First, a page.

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Be advised of the considerable difference in vertical resolution (the number of horizontal scanning lines that contribute to the image sharpness) in the three different modes that are used in these cameras. The true Progressive video mode in NTSC cameras produces a full 480 vertical lines of resolution. Interlaced NTSC mode produces 360 vertical lines of resolution, but the Frame mode of many NTSC Canon models, gives only 320 vertical lines of resolution. They all use the full 480 horizontal scanning lines that are visible onscreen, but the resolution or sharpness is diminished by the way the scanning lines are used in Interlaced and Frame modes.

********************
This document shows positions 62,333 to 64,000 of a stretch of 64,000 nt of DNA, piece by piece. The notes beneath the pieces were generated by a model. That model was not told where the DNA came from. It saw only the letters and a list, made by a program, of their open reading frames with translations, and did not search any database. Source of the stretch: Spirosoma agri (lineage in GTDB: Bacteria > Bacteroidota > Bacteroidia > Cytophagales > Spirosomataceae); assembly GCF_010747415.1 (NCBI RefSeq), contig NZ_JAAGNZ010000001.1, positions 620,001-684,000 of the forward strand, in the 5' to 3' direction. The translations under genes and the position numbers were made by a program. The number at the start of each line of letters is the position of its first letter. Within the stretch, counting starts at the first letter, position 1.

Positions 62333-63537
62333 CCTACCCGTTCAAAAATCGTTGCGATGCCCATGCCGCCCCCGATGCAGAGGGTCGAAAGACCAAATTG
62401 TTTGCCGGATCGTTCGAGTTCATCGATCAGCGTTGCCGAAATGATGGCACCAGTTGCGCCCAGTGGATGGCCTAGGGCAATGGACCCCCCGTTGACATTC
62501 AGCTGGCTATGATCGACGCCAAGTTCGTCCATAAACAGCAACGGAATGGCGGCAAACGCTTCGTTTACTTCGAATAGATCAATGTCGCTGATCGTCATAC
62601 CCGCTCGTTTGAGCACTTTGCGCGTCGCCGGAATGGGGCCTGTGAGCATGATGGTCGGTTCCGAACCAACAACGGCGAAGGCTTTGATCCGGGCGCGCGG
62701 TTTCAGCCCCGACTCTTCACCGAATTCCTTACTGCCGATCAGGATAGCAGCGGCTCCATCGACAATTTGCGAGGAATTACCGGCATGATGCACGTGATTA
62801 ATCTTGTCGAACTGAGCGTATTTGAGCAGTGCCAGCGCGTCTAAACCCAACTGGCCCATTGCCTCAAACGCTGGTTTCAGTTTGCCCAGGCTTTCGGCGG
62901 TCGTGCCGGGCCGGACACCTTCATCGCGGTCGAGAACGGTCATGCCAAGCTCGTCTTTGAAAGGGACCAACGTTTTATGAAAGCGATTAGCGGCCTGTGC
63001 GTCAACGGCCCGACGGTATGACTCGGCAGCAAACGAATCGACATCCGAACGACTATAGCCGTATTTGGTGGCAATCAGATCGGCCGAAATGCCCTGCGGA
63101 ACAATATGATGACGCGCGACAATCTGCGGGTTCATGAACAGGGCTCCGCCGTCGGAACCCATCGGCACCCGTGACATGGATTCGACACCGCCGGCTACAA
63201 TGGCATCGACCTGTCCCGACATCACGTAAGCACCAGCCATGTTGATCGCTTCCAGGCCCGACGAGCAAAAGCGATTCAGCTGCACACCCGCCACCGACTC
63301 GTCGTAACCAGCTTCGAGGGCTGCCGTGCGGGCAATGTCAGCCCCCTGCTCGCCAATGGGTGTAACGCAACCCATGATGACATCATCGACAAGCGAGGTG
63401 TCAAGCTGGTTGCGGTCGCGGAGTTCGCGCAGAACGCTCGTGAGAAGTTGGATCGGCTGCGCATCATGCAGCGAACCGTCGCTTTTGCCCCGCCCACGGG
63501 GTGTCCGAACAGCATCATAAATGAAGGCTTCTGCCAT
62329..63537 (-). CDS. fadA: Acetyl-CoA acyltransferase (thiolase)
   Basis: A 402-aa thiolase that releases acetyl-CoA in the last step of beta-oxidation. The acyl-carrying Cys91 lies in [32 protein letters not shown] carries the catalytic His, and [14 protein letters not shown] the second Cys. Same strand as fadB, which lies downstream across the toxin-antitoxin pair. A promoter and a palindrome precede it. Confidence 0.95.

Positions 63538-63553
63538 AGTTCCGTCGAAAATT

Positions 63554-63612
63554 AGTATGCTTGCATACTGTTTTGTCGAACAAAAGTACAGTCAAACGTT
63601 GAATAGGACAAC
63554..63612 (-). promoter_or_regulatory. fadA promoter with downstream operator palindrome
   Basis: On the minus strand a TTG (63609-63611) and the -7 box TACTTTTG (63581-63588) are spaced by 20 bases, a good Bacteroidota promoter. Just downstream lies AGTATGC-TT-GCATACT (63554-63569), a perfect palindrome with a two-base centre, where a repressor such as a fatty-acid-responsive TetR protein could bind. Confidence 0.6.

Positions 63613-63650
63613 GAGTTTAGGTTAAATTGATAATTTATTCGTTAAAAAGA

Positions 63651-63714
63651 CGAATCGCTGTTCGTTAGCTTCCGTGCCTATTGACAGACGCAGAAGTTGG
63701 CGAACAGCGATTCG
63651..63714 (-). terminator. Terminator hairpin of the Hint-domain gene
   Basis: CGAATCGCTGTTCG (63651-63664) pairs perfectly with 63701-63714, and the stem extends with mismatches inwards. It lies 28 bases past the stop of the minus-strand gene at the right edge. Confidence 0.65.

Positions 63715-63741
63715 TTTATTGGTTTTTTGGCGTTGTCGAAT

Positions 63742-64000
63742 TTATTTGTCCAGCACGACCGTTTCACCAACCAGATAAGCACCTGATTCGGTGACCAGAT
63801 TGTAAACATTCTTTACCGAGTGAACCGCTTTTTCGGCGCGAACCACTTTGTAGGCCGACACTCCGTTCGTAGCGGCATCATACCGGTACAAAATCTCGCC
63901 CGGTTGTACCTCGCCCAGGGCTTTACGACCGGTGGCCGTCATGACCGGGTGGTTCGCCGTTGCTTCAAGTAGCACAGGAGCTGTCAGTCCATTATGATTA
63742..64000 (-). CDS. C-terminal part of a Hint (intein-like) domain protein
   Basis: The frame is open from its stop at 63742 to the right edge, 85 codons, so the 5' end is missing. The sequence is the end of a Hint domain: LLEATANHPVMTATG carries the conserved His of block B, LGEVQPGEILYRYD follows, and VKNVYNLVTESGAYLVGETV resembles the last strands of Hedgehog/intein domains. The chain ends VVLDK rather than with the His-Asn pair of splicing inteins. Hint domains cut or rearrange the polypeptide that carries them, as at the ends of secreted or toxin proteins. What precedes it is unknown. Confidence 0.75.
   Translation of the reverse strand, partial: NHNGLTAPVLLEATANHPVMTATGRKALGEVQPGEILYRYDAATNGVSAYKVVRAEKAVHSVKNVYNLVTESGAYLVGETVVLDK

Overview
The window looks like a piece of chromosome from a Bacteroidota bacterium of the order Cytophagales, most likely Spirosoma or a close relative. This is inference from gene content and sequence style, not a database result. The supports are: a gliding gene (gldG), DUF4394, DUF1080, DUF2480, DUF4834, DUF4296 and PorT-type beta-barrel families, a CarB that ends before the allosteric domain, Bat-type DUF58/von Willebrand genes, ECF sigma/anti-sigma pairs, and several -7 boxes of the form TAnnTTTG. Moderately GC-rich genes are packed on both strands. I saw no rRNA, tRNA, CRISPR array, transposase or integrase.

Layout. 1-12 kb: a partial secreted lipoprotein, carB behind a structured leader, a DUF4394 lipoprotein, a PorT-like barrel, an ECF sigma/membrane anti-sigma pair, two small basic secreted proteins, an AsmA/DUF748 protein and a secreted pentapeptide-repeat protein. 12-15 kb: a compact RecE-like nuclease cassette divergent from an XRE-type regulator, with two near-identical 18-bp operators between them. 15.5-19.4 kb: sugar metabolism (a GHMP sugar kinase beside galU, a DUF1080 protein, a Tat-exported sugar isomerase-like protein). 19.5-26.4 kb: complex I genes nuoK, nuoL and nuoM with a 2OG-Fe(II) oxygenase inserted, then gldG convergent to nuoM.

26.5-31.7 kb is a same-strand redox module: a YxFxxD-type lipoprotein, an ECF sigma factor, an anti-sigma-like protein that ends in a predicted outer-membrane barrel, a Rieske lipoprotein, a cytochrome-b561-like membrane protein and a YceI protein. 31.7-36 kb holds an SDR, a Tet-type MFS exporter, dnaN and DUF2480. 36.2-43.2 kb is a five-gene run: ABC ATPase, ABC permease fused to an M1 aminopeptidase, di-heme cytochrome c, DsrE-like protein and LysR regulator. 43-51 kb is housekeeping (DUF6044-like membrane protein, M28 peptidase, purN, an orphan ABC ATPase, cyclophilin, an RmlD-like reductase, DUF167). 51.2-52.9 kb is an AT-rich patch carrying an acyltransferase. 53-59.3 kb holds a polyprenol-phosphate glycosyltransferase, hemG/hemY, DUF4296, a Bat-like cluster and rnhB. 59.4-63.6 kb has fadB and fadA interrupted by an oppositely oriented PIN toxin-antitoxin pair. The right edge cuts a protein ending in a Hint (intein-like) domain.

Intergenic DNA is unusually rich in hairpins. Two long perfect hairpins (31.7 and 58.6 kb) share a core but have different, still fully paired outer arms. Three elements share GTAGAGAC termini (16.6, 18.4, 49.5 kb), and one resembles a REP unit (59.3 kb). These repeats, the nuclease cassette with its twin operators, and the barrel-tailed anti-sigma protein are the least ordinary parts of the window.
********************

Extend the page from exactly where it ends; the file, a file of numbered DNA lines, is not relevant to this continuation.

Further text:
The Panasonic DVX100 with a Progressive option at either 24 or 30 FPS, gives the sharpest vertical resolution, which also allows for better still images to be extracted from the footage. This is a separate measurement from horizontal resolution (the number of visible vertical lines in the image), which is 640 lines that can be seen onscreen, in all modes.

Several Sony models, including the PD150, also have a true Progressive mode, but they only use 15 FPS when in that setting and the footage is not suitable for realtime viewing, only for still-frame capture. If you like the look of 30 FPS Progressive footage (some don't), you can have the best of both realtime video and still-frame capture with the DVX100 and other more expensive models with the same
30p FPS capabilities.